Review Summary: Lost in a tape dream.
Adam Thomas likes recording what he listens to. People like listening to what others record. People, meet Adam Thomas. Adam - People. This is going to be the start of a great relationship.
Adam Thomas releases records under the name Preslav Literary School, a reference to the first literary school in the medieval Bulgarian Empire. This literary school was the main center for Byzantine translation in the late 800s, a notion transferable to Thomas’ own work. On Beautiful Was The Time, Thomas takes cassette tapes he has recorded and mashes the sounds found on them together, including some of the noise resultant from said mashing. Birds chirp over silverware clattering, voices speak in hushed tones while tape hiss drones, and Preslav Literary School’s personal brand of translation begins to take shape.
Sound and noise fade in and out as though a new and beautiful dream was taking place every few minutes, no one thought being ruminated upon for too long. Not unlike William Basinski with his Disintegration Loops, Preslav Literary School focuses on creating something new and personal out of found sounds and dull, everyday happenings. A dream about eating dinner with friends is slowly overtaken by hiss and haze, eventually giving way to thoughts of listening to an orchestra as a family member hums along in the background. These occurrences are anything but extraordinary. However, when Thomas applies his dreamlike mixing and matching of sounds and noises to the scenes, they become something more, something altogether more fascinating and striking.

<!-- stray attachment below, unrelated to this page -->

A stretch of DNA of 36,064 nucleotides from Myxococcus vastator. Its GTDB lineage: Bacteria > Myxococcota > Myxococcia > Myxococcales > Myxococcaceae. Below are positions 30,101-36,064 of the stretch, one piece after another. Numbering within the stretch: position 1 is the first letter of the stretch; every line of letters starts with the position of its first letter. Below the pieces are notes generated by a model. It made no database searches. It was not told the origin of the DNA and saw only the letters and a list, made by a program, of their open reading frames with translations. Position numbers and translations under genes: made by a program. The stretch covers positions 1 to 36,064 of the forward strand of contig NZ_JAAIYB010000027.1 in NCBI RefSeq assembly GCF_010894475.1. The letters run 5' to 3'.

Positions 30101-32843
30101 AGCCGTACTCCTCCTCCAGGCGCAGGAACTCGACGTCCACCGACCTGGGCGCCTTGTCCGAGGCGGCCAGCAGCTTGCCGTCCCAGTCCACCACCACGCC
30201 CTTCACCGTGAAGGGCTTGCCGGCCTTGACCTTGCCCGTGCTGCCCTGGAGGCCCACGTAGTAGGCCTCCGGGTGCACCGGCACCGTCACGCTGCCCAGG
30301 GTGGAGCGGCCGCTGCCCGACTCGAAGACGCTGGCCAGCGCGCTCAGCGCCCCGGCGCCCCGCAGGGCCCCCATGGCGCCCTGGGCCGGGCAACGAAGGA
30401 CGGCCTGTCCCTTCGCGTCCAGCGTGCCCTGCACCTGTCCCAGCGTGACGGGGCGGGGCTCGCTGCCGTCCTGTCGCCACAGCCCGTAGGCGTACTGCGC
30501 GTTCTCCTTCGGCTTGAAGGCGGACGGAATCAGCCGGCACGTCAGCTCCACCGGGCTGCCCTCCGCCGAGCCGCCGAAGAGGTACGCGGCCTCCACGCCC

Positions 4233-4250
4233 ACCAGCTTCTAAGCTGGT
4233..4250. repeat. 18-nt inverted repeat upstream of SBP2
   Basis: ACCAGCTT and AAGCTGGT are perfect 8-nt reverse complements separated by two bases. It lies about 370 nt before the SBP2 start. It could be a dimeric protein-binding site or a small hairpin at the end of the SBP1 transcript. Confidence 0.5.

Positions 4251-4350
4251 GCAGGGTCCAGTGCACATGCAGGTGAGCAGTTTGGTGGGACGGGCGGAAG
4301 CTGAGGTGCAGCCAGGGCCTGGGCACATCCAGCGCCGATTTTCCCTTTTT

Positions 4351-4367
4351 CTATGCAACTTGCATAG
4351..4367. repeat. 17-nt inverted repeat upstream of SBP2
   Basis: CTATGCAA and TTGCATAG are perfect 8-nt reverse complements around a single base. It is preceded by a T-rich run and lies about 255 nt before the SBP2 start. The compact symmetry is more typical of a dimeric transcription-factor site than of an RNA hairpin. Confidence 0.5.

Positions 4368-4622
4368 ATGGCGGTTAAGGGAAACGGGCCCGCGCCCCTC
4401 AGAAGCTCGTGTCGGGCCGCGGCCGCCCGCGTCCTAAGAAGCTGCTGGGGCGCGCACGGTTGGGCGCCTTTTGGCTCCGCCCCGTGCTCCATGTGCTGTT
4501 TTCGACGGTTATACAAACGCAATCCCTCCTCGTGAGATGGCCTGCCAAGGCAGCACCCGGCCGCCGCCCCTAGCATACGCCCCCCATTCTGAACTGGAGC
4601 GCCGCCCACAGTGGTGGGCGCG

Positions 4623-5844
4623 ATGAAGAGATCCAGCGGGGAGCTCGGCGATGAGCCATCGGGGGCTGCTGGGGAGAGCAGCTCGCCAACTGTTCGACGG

Thomas’ goal appears to be to tell the stories of his own interactions with the tapes he has recorded, how they shaped him and defined certain specific moments in his life, and how they can do the same for the listener. A sense of wonder and amazement is conveyed through the sounds, and a sense of otherworldly significance is given to the simplest of actions. Thomas succeeds in making something fragile and exquisite out of tedium and monotony, and that is where the art of Beautiful Was The Time lies. All sound is music, as John Cage once pointed out, though it is not so apparent when the sound is bare and alone. A car horn may just be a car horn when it is heard on a city street, but in the hands of an artist like Thomas, that car horn can be combined with other common sounds to create music in its most thought-provoking and emotional state. This time truly is beautiful.